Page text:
I have a quick pop quiz for your Saturday.
My hometown of Fort Collins began as a:
a) snow fort
b) pillow fort
c) military fort
If you answered (c), you are correct. If you answered (a), I can see that during the winter. And if you answered (b), well, I like your style.
Camp Collins, named for Lt. Col. William O. Collins, was established a few miles up the river in 1862. Two years later it flooded out and was relocated on higher ground near what is now Old Town. Fort Collins wasn't much of an active military fort, serving more to protect travelers and settlers who came along the Colorado branch of the Overland Trail. In 1867, it was decommissioned, and farmers and ranchers that had come to the area took things from there.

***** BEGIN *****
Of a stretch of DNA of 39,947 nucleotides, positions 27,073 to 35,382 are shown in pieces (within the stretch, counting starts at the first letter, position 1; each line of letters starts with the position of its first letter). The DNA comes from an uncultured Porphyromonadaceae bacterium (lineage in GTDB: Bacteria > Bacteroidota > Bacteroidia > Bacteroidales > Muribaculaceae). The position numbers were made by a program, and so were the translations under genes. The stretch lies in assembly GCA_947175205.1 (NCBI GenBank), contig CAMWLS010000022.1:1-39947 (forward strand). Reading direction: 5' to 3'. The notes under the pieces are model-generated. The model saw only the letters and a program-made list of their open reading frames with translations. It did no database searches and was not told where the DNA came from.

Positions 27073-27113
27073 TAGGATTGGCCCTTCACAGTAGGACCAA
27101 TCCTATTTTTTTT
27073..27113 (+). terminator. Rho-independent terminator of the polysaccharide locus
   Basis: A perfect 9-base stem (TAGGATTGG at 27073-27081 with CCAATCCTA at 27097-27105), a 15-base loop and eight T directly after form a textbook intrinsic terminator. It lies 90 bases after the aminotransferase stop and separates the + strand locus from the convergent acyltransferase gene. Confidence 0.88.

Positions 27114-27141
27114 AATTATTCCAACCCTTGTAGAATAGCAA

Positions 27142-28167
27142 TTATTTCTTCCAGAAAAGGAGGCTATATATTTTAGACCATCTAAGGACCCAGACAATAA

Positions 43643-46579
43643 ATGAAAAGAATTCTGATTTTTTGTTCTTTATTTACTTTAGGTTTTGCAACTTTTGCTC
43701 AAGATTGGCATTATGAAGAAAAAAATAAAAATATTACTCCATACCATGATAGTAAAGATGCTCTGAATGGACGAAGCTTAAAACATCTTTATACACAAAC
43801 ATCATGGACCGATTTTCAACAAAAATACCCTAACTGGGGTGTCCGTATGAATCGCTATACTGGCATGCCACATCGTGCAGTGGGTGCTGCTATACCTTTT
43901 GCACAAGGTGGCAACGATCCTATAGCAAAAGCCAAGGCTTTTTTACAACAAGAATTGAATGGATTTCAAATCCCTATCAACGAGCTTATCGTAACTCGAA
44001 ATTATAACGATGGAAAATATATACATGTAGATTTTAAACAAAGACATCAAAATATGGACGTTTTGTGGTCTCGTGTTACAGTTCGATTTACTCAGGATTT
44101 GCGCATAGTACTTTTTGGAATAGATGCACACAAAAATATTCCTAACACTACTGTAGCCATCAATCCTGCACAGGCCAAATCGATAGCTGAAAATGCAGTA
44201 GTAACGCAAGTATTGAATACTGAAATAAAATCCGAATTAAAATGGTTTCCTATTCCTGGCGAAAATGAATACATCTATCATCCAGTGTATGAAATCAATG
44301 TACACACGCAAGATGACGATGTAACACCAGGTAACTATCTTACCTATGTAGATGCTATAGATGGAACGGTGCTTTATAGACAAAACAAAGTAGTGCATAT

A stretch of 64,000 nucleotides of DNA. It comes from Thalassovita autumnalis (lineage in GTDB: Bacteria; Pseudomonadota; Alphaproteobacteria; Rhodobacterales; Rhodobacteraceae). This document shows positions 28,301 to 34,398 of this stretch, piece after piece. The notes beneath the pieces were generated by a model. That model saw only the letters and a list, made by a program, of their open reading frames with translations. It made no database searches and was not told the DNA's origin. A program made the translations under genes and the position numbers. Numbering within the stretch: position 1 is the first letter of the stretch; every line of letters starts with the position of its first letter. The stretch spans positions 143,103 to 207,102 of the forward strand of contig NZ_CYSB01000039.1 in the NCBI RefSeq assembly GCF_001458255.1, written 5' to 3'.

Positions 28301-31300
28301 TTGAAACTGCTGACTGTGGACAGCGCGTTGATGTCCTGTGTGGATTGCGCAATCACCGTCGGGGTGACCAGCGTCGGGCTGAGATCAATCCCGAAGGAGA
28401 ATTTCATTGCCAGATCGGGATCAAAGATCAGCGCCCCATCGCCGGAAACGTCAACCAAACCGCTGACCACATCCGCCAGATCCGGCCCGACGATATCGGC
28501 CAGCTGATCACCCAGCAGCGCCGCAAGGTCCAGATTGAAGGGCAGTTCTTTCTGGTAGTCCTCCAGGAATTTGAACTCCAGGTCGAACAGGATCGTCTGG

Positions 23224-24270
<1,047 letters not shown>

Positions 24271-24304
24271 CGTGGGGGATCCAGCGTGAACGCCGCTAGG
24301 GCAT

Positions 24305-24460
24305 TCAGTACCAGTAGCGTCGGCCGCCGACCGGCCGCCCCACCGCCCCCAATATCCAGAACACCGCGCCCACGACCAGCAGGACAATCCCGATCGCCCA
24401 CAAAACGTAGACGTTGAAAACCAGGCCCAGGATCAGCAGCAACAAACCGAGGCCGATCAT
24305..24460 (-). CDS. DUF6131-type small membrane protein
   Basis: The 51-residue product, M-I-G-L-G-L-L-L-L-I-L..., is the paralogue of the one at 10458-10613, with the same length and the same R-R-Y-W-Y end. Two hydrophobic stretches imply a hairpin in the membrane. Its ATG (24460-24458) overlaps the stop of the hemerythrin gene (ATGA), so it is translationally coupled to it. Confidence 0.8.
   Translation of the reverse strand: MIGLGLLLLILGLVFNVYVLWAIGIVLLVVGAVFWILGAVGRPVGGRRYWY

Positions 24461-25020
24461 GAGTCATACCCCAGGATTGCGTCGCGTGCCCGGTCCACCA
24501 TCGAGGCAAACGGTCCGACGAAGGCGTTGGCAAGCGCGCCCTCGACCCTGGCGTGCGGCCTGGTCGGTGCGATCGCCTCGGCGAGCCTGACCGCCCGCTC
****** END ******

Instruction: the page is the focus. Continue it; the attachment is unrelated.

The military buildings are no longer, but the cabin of "Auntie" Elizabeth Stone, who provided lodging and food for soldiers, sits in the courtyard of the former museum. The cabin was the first private home in Fort Collins, so it's pretty cool to still have it around.
The site of the fort is marked with a sandstone kiosk just a stone's throw away from the Energy Lab featured in yesterday's E post. (No, I did not throw a stone to measure; I'm just guessing. But that would have been kind of fun.)